It's almost as if cats and dogs are living together.
The five-day correlation between the daily change in the iShares 20+ year Treasury Bond ETF (known as TLT) and the S&P 500 Index rose to its strongest level in over a year on Tuesday.
The last time stocks and bonds moved in the same direction to this extent was in August 2015 after Chinese policymakers devalued the yuan, with strategists heralding the onset of "quantitative tightening."
In stark contrast to the recent experience, modern portfolio construction has typically been predicated on a negative correlation between stocks and bonds, lowering the overall volatility of the portfolio and producing better risk-adjusted returns.
"The correlation between stocks and bonds has been increasing as stocks have been driven more and more by the chase for yield but that shift from negatively correlated to positively correlated will play havoc for portfolio level risk management (and risk parity)," writes Peter Tchir, head of macro strategy at Brean Capital LLC.
The risk parity strategy, which, in very basic terms consists of a levered long position in Treasuries and a long position in stocks, has been on fire in 2016. Bank of America Merrill Lynch Head of Global Rates and Currencies Research David Woo has warned that tough times could be in store for this strategy if investors heading into the U.S. presidential election begin to price in the possibility of fiscal easing in the U.S., anticipating a clean sweep at the polls by either party.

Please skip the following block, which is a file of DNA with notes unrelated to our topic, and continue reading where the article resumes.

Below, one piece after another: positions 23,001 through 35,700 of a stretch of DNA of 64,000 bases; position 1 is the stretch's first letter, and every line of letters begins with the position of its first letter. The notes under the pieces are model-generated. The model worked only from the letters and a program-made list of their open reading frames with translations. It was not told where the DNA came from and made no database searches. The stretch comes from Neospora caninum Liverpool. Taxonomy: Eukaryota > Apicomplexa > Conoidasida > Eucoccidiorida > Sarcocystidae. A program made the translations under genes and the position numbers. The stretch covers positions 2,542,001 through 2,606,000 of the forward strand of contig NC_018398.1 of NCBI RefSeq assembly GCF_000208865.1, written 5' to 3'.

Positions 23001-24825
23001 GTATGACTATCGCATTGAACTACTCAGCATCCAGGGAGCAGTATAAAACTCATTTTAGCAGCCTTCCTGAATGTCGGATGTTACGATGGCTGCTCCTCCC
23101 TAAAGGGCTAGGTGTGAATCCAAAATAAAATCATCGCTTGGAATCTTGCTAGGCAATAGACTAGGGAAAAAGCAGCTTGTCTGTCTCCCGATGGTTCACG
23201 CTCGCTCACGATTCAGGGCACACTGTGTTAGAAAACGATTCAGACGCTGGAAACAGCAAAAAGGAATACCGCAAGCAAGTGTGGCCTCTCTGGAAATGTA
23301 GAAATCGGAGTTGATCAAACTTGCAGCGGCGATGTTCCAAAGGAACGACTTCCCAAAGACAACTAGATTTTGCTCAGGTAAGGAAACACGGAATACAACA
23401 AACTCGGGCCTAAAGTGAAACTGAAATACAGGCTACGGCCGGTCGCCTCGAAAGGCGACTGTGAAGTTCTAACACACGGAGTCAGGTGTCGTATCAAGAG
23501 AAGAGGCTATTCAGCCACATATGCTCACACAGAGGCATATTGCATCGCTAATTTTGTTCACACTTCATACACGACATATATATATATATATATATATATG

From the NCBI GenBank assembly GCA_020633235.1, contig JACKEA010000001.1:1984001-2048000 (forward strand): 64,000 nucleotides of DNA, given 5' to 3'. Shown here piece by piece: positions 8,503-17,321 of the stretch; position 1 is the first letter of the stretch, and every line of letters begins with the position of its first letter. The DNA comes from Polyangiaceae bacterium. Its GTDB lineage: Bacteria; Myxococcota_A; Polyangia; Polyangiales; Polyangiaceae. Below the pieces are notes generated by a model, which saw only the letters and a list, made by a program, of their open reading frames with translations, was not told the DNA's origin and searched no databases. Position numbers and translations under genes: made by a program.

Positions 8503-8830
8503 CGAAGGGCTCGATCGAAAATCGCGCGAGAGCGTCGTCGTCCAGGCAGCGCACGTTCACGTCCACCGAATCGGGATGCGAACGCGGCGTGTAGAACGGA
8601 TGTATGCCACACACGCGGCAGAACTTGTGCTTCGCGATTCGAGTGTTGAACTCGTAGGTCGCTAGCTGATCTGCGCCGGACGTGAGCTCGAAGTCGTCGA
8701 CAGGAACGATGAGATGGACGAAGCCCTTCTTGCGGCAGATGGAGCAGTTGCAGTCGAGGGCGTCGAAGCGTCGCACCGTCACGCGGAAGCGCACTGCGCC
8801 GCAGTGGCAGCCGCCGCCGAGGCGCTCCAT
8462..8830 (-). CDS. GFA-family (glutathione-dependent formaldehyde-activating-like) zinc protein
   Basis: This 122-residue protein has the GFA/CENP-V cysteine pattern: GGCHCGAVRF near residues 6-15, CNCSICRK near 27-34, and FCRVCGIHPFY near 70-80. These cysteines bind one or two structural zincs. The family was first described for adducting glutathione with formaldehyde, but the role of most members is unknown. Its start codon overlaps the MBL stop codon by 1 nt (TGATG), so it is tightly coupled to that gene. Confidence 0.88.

The correlation started to wane just before noon on Wednesday, with stocks moving to their lows of the day while bonds found support. However, this recent five-session stretch could be a precursor of a long-term trend in the relationship between stocks and bonds. Toby Nangle, head of multi-asset allocation at Columbia Threadneedle Investments, has suggested that demographic trends — a scarcity of labor as baby boomers retire — could flip the sign on the correlation between stocks and bonds from negative to positive, changing the game for asset allocators.
The diversification benefits of a traditional 60/40 (stocks/bonds) portfolio would disappear in such an environment, causing portfolio managers to scramble and search for a new hedge.
Norwegian hedge fund Sector Asset Management has already moved to keep a large share of its assets in cash, citing lofty valuations in both stocks and bonds as the correlation between the two has increased.